Wealthy Entrepreneur to Command Space Mission to Benefit St. Jude — Want to Tag Along?

Wealthy Entrepreneur to Command Space Mission to Benefit St. Jude — Want to Tag Along?

SpaceX announced this afternoon that a wealthy entrepreneur has purchased a four-seat Crew Dragon mission that could launch as early as the end of this year.  Jared Isaacman, founder and CEO of Shift4 Payments, is offering the other three seats to everyday people as part of his drive to make space accessible to everyone and benefit St. Jude Children’s Research Hospital. One will be chosen at random from among those who contribute to St. Jude through the mission’s website.

Isaacman himself is giving $100 million to St. Jude and hopes to raise “upwards of $200 million or more” for the children’s research hospital started by the late actor Danny Thomas in 1962.  St. Jude President Richard Shadyac pointed out that is the same year the first American orbited the Earth and the hospital similarly has broken boundaries, “making the impossible possible.”

“From the beginning, St. Jude has been at the forefront of innovation and inclusion, leading in cancer research, care and treatment for some of the world’s sickest children regardless of race, ethnicity, beliefs or a family’s ability to pay. This partnership brings two missions together to create one incredible moment in time that will make an impact for years to come on the global effort to cure childhood cancer.”

Isaacman said during a press conference today that he and his family have no personal connection with St. Jude, but he realizes how lucky he has been in life and “an awful lot of families” are not and “we just have to do something about it.”

Jared Isaacman. Credit: SpaceX

The mission is dubbed Inspiration4 reflecting the four crew members and the goal of inspiring support for St. Jude. Isaacman said they will represent the four mission pillars of Leadership, Hope, Generosity, and Prosperity.

Isaacman is Leadership. Hope is a frontline health care worker committed to helping kids with cancer. Generosity is someone chosen at random from those who contribute to St. Jude through the Inspiration4 website (although the Official Rules state no contribution is necessary). Prosperity is an aspiring entrepreneur who starts an online store through Shift4Shop and posts a video explaining why they should be selected. The videos will be judged by a celebrity panel.

In an interview that aired this evening, Isaacman told NBC News that the Hope frontline health care worker is a childhood cancer survivor from St. Jude who is now a medical staffer there.  Submissions for the other two seats must be completed by the end of the month.  Winners will be notified soon thereafter.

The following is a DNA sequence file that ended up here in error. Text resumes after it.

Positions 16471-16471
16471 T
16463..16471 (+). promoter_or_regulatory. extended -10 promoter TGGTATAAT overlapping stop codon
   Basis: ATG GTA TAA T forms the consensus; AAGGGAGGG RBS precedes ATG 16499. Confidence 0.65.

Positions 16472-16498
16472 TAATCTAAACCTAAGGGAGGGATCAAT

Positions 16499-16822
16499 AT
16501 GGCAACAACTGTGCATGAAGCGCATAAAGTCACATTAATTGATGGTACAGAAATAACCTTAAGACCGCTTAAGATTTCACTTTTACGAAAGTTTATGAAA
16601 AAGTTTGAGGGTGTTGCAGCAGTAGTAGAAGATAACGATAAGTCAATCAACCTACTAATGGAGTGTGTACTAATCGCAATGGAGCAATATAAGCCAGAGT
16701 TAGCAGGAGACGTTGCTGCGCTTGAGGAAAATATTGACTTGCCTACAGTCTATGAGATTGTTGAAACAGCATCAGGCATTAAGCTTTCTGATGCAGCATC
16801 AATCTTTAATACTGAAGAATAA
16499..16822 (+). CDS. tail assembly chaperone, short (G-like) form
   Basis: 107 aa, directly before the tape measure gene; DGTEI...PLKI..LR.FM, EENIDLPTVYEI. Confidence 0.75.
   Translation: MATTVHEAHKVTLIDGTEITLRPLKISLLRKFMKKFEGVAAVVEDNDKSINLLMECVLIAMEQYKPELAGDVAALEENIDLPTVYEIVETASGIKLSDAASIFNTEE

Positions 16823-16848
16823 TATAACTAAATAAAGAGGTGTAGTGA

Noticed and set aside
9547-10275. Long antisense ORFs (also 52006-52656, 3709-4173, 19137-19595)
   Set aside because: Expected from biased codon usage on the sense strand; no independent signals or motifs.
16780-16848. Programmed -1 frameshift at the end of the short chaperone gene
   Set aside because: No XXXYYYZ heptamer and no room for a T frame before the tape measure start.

Asked if there are any age or health restrictions, Musk laughed that anyone who can ride an “intense” roller coaster like the Hulk in Florida will be fine on Crew Dragon. The Official Rules say, however, that the person must be over 18 years of age at the time of entry, a U.S. person as defined by the International Traffic in Arms Regulations and domiciled in the United States, physically and psychologically fit for training and spaceflight, under 6 feet 6 inches in height, and under 250 pounds in weight.

Isaacman will command the mission. At 37, he is already well into his entrepreneurial career having started his own business at 16 and quitting high school, though he later got a bachelor’s degree from Embry-Riddle Aeronautical University.  He began by creating an easy-to-use payment system for small businesses that grew into what is now Shift4 Payments, which processes $2 billion a year in payments mostly for hotels and restaurants. Along the way, he started flying aircraft including military jets, which one can do as a civilian if properly licensed. He founded Draken International, a defense firm that owns the largest commercial fleet of ex-military aircraft and trains Air Force pilots. Isaacson sold a majority stake in it to Blackstone in 2019. A few months ago, he bought the late Paul Allen’s MIG-29 for himself.

He has set records and competed in races and airshows to raise money for charities including the Make-a-Wish Foundation. In the NBC News interview, he said he decided to raise money for St. Jude this time on the premise that if St. Jude succeeds, Make-a-Wish no longer will be needed.